The morning after finding the red foxes (see previous post), I went to my normal gray fox spot. I hadn’t been there in quite some time, and never been in the morning. Soon after beginning my morning walk, this little feller jumped out of the tall grass, and approached me. I followed him into a tiny forested area, where we hung out among the trees and and bushes.
Unfortunately the friendly nature of the gray foxes is often caused by people who may or may not know, not to feed wildlife. NEVER FEED WILDLIFE!!! It not only habituates the animals to humans, but can and does hurt the animals physically (look up angel wing, for ducks).
A few weeks ago I met up with a couple other photographers to shoot red foxes (with our cameras of course). First red fox I have ever seen. It’s an invasive species here in California, but aren’t they just adorable? Fremont, CA
Yesterday I spent the day in Point Reyes, CA. I’ve been to Point Reyes a few times, but never really explored much of it. I spent the day hiking new trails, seeing new landscapes, and taking notes of areas I’d like to return to. The sun was setting, and I didn’t take many photos throughout the day, so I decided to take a last drive around, to see if anything was out and about. I then spotted these handsome fellows, to the left and pulled the car over. There were at least ten more elk around, but these guys were in a nice little group so I took advantage of the light, and situation.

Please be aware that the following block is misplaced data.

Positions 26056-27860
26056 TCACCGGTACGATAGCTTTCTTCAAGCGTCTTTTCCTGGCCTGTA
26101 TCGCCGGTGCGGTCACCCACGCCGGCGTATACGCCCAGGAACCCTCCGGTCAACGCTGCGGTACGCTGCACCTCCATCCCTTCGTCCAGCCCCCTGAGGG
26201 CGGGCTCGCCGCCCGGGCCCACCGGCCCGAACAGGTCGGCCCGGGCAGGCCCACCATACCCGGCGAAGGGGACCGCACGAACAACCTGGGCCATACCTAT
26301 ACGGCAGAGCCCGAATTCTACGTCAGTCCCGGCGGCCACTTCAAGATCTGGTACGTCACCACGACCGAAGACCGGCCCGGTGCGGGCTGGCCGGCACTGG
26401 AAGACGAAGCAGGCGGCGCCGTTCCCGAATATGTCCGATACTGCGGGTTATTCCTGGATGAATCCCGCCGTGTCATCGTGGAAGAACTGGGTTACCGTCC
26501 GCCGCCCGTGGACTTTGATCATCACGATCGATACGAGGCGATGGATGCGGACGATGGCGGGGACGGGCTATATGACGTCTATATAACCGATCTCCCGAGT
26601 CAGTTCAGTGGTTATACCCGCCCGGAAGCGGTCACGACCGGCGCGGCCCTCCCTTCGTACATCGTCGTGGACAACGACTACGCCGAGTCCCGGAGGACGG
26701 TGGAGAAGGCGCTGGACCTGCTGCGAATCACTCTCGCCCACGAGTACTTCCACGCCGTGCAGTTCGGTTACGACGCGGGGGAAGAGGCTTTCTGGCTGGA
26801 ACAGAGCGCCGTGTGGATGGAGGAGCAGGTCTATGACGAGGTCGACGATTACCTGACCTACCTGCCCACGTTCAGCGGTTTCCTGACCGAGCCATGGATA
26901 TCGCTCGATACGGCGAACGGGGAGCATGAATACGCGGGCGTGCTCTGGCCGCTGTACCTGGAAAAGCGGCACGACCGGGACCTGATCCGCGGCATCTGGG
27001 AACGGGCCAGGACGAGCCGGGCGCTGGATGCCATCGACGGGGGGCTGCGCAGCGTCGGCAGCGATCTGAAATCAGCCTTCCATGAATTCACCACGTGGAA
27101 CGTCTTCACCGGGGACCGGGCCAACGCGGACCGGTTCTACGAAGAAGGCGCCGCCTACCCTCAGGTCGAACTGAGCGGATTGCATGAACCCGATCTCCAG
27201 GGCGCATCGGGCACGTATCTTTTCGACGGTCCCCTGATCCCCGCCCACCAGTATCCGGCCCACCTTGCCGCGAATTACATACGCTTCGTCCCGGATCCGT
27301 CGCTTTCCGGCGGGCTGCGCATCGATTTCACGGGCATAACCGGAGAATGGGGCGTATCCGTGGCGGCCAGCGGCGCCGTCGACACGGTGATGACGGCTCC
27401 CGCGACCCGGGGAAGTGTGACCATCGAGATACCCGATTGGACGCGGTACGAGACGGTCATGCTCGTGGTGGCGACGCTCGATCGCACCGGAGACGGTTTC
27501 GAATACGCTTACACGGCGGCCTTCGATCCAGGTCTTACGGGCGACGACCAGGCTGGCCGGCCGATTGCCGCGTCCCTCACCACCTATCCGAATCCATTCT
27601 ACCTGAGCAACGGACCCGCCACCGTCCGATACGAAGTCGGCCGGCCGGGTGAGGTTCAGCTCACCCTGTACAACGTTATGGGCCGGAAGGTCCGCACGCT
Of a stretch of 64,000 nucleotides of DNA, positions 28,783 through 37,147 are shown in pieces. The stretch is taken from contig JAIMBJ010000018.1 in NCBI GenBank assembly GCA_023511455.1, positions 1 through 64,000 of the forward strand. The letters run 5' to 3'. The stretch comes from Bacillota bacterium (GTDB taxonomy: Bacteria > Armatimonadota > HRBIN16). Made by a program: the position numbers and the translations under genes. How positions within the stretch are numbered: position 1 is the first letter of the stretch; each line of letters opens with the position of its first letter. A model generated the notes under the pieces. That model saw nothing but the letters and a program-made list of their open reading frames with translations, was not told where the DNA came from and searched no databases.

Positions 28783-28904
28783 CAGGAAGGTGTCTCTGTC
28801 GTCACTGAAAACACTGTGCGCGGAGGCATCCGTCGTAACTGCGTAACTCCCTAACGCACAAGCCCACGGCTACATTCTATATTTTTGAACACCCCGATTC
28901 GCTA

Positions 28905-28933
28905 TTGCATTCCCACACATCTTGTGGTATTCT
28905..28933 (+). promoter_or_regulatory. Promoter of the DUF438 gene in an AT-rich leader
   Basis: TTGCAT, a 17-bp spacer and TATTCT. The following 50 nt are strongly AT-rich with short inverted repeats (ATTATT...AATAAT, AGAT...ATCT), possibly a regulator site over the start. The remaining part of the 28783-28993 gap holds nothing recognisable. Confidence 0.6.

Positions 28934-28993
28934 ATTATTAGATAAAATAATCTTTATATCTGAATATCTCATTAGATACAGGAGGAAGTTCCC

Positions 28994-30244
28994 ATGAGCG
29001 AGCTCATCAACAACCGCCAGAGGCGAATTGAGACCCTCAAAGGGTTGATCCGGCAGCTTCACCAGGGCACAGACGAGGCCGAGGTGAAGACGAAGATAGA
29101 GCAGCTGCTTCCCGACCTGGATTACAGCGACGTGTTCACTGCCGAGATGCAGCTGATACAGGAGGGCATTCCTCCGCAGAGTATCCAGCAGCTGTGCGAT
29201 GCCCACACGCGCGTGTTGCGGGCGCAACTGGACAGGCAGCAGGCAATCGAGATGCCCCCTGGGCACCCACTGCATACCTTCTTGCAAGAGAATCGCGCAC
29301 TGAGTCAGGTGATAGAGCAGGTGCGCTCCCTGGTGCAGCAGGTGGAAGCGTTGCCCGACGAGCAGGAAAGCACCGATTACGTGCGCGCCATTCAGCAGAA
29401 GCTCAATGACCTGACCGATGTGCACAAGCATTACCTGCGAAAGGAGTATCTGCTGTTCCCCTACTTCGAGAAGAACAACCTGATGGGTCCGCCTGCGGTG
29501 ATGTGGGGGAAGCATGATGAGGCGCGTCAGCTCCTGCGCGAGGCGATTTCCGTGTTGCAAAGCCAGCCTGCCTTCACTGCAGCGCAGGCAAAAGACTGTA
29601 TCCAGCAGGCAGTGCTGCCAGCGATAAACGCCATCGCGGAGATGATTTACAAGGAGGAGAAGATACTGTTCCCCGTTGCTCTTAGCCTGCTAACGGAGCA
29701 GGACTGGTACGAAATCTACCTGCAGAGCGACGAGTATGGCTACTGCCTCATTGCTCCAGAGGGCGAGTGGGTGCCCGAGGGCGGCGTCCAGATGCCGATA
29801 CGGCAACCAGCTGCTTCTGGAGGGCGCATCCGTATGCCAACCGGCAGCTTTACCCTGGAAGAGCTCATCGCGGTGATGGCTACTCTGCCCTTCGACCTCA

This is a cotton tail rabbit. It is not a hare and hares are not rabbits. Here are a few differences between the two. For starters, rabbits live in dens underground, where they give birth to young who need to be taken care of before they can go out on their own. Hares live above ground and rest in the thickets. When a hare is born, it is quickly ready to run around and fend for itself.
These two photos are of Black-crowned night heron’s. The heron above is a mature, adult heron. The photo below is a black-crowned night heron in its juvenile plumage. Quite a difference, as is with birds.
I’ve always been interested in the Horned Lark, (Eremophila alpestris) since I first saw a drawing of it in an old bird field guide. I had my first encounter with one (as seen here) at Joeseph D. Grant County Park in San Jose, CA just two days ago. Surprisingly there were a good number of them hanging out by the trails, and they weren’t terribly shy.